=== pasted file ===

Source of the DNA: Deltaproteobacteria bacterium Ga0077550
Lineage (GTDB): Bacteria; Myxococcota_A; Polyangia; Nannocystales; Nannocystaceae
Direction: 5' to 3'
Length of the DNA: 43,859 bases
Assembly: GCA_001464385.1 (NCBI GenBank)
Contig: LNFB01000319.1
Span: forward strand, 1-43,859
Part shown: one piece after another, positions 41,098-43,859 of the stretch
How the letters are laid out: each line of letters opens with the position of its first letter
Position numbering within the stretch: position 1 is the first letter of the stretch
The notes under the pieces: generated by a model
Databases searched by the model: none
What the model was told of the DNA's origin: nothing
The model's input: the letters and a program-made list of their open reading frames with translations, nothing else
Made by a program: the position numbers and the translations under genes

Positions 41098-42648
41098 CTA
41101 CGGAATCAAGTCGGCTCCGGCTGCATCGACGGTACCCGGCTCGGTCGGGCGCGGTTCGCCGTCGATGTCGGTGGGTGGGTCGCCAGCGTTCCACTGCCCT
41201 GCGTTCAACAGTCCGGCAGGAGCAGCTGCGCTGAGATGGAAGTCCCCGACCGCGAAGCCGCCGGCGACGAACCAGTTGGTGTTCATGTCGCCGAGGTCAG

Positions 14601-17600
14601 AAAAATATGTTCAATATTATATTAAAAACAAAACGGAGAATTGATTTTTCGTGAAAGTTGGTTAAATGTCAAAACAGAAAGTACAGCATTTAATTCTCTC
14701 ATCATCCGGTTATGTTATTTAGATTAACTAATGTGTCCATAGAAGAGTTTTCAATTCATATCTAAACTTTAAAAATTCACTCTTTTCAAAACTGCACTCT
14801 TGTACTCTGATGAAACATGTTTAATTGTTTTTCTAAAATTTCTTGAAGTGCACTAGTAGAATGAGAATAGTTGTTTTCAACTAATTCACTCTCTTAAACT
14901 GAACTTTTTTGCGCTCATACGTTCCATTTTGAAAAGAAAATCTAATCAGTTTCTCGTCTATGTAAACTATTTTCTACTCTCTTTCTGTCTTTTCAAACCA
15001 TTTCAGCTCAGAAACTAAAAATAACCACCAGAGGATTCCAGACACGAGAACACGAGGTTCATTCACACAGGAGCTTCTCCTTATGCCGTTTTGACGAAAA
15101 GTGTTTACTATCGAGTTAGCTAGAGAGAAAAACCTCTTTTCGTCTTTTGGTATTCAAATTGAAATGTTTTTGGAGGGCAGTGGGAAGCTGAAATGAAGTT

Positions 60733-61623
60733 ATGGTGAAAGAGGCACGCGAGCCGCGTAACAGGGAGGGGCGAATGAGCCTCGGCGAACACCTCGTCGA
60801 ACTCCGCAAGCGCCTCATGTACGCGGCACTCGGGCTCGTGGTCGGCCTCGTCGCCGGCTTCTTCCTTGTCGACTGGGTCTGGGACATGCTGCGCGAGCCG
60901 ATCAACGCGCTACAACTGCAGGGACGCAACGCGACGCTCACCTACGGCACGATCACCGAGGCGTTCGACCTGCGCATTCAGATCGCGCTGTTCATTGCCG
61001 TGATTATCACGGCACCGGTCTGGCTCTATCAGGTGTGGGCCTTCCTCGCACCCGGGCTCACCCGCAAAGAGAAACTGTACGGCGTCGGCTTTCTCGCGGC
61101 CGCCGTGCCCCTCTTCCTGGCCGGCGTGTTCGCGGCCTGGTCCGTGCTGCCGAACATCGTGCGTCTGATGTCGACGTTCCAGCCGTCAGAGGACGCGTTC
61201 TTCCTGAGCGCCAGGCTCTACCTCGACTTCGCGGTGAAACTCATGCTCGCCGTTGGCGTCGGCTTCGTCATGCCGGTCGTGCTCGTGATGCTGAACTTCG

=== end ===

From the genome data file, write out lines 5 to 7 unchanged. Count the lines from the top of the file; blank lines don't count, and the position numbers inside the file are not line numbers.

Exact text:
Assembly: GCA_001464385.1 (NCBI GenBank)
Contig: LNFB01000319.1
Span: forward strand, 1-43,859